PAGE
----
The government announces that retired Supreme Court Justice <a href="" target="new_window">Frank Iacobucci will review Afghan detainee documents</a> to consider the security implications of their full release. The terms of reference for his work <a href="" target="new_window">are released</a> a week later. (CP photo)
  • PM defends CSIS after interrogation story

    The Canadian Press reports that Canadian Security Intelligence Service officers worked with military police in Afghanistan as interrogators of captured Taliban fighters. The next day, the <a href="" target="new_window">prime minister defends the role of Canada's spy service</a> in the questioning of Afghan prisoners, saying the agency respects its "international obligations at all times."
  • 'Contingency plan' memo

    Internal government memos obtained by CBC News confirm that Canadian authorities began formulating a contigency plan for dealing with accusations of torture of prisoners in Afghan custody as early as March 2007 — months before such allegations first came up in the media. During the next question period, <a href="" target="new_window">Harper downplayed the revelations</a>.
  • Diplomat raised concerns in 2005

    Eileen Olexiuk, a former Canadian diplomat, tells CBC News she <a href="" target="new_window">raised concerns over the risk of prisoner torture in 2005</a>, but her fears were ignored by Paul Martin's Liberal government. Her concerns eventually were reflected in the amended transfer agreement in 2007.
  • Canada wanted Afghan army to keep detainees

    Internal Canadian government memos are revealed that say <a href="" target="new_window">NATO allies lobbied Afghan's president</a> for a separate legal framework to handle prisoners captured around Kandahar in late 2006 but those efforts went "nowhere".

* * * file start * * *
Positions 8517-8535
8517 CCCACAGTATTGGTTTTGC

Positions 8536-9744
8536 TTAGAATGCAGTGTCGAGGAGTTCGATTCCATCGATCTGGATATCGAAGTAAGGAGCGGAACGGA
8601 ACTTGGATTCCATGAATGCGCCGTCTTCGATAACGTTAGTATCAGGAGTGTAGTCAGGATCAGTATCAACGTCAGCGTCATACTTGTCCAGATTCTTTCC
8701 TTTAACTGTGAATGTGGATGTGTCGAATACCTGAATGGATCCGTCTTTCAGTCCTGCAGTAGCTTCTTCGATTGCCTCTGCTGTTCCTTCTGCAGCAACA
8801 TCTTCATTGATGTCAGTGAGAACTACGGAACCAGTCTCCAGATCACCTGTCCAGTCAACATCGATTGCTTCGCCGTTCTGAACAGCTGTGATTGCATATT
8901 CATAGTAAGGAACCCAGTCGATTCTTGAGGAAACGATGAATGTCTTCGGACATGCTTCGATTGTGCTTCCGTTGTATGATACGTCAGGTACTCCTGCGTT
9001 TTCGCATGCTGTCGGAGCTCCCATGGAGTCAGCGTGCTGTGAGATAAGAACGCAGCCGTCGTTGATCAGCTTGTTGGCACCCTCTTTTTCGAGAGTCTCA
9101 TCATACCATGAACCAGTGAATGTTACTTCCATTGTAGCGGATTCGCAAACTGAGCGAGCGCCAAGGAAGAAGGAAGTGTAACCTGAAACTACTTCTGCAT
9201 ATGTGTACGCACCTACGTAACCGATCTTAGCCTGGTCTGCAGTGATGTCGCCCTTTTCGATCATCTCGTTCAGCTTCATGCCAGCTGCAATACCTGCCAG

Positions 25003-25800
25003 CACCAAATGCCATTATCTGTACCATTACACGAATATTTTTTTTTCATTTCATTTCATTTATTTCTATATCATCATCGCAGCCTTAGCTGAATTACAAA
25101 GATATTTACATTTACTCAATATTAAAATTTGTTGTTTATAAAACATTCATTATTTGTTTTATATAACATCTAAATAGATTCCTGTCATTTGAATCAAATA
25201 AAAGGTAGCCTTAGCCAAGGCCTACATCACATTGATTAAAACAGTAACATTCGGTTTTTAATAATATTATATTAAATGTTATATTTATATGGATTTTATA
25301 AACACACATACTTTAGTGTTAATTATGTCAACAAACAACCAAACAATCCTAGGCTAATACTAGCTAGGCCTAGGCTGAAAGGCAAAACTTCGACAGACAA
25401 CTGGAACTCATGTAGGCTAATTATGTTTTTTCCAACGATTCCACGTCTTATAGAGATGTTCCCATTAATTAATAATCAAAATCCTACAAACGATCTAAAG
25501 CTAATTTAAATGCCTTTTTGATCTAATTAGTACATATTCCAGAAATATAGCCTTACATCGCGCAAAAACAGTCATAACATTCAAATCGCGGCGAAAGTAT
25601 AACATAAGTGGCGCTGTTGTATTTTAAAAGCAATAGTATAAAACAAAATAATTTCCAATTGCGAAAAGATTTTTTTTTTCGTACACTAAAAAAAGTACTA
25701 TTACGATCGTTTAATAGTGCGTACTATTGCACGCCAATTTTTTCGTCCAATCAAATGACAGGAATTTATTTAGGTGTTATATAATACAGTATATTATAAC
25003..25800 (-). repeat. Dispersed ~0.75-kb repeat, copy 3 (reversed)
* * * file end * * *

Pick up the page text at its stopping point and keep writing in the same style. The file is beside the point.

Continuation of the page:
• NDP tabling torture prevention bill

    NDP tabling torture prevention bill
    NDP human rights critic Wayne Marston says he is tabling a private member's bill in the House of Commons, <a href="" target="new_window">the Prevention of Torture Act</a>, that aims to prevent any government complicity in torture.
  • Detainee documents tabled

    In the House of Commons, the federal government tables 2,500 pages of redacted documents related to the Afghan detainee controversy. Thousands more pages of documents are released in the days that follow. The presentation sparks immediate outrage from opposition MPs, who want documents released without the heavily blacked-out sections.
  • Colvin testifies at MPCC

    Colvin testifies at MPCC
    <a href="" target="new_window">Colvin testifies</a> before the civilian-run Military Police Complaints Commission. He says Canadian officials didn't want to deal with the "high risk" of detainees being abused and tortured in Afghan custody when he was working in the country in 2006 and 2007.
  • Speaker's ruling

    Speaker's ruling
    House Speaker Peter Milliken rules that the government's refusal to produce uncensored documents related to the treatment of Afghan detainees constitutes a <a href="" target="new_window">breach of parliamentary privilege</a>.